Follow me on the crazy, hopeful, discouraging, funny, and ultimately successful (one way or another) path to parenthood while facing infertility.

Monday, February 22, 2016

#Microblog Mondays: That's Not What I Was Looking For, Thanks





Arrrrgggggghhhhh. That somewhat sums up my feelings when, in a moment of advance planning and financial wizardry, we tried to calculate up what our costs would be while I'm out on maternity leave whenever that comes to pass.

One of those costs is formula, since while I know you can induce lactation, for me it is just not a good idea (physically, emotionally, emotionally, emotionally, physically, emotionally)...I'm done expending energy into wrangling my body into doing things it clearly doesn't want to do. So formula is how we'll be feeding Mystery Baby.

Silly me, I searched "How much does formula cost per month?" and was met with:

- "So, if we do a straight multiplication here, we find that over the first year of life, average formula to feed an average baby costs $1,733.75, while the cost of breastmilk is $0."
Ah. Thank you. The numbers seem a bit off, and I wasn't really looking to compare to breastmilk, since for me, NOT ZERO. (And for anyone, since don't you have to eat more to keep up with the calorie burning? Indirect cost, but still.)

- "Financial costs of NOT Breastfeeding" A lovely article sponsored by a breastfeeding organization that then proceeded to tell me how HARMFUL formula is and how much I will be harming my baby's health and immune system and emotional well-being by formula-feeding. NOT what I was looking for.

- "I would have tried harder to breastfeed if I had known just how expensive formula was going to be"
Wow. Just wow. Like there's not enough guilt foisted upon those not breastfeeding, now it's about trying harder. For some people (not even including myself), trying harder does not result in better results, just more frustration and guilt and horrible feelings.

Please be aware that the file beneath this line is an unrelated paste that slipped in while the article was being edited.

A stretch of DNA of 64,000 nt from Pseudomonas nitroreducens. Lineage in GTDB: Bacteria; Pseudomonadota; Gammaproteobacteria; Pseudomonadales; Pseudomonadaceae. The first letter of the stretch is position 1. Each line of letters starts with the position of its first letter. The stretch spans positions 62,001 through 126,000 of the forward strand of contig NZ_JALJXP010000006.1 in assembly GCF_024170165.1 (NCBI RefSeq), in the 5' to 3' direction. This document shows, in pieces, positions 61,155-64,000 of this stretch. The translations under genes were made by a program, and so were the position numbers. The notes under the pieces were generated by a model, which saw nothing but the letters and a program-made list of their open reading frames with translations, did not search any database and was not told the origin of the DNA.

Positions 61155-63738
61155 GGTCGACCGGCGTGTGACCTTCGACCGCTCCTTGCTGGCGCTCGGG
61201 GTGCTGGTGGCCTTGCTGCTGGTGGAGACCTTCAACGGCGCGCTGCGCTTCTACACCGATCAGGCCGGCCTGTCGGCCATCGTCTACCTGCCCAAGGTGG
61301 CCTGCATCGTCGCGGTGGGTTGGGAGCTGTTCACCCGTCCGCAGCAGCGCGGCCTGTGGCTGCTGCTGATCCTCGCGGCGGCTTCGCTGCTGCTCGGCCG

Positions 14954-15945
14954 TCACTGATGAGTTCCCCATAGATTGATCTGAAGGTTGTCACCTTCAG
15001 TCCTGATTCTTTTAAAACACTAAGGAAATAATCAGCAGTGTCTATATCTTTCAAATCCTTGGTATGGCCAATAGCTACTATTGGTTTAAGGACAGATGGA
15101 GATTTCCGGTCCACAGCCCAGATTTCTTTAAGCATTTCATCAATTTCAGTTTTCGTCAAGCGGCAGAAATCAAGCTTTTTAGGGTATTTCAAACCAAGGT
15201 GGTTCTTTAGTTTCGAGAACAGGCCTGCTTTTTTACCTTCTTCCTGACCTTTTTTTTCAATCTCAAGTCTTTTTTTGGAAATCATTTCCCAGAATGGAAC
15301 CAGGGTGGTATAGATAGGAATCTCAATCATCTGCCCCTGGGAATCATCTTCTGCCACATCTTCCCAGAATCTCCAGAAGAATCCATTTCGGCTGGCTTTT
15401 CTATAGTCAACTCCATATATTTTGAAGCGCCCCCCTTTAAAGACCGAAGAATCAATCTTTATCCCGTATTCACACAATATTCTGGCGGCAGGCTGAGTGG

- "Breastfeeding Basics: How much does baby formula cost families?"

Nope, see no bias here at all. None.

I did find one post that was phenomenal and pointed out fallacies in the way that the cost of formula is calculated by those who have a definitive breastfeeding agenda:

- http://www.theitbaby.com/wordpress/2013/11/08/how-much-does-it-cost-to-feed-a-baby-formula/ How much does it cost to feed a baby formula?
This one was phenomenal because it pointed out that very few babies eat formula (or breastmilk) exclusively throughout the first year. For 4-6 months, yes, but then it's balanced out by solids or cereal, some of which (most of which) you can make yourself for very little money. Eeeenteresting.

Don't get me wrong -- I would have loved to have breastfed my baby if my body wasn't such a total traitorous saboteur. I think those who do breastfeed are fantastic and if you can continue on and it isn't an issue, good for you. But my goodness, didn't the bias just seep out of the search engine when all I was looking for were some basic statistics for the way I choose to feed my baby, if by "choose" I mean "because I'm not willing to go on another fucking protocol and force my body into producing a meager supply and buy donor milk of dubious origin and cry and cry because I can't feed my baby adequately and yet again my body has failed me and our family, cry cry cry then sink into that deep dark hole again but this time I have a tiny human to care for." Or I could formula feed, bond with my baby without that added anxiety (because I'm sure I'll have anxieties aplenty just transitioning to new motherhood so abruptly), and quit forcing my body to comply with things it can't do effectively, thus enjoying my bonding time with my baby better.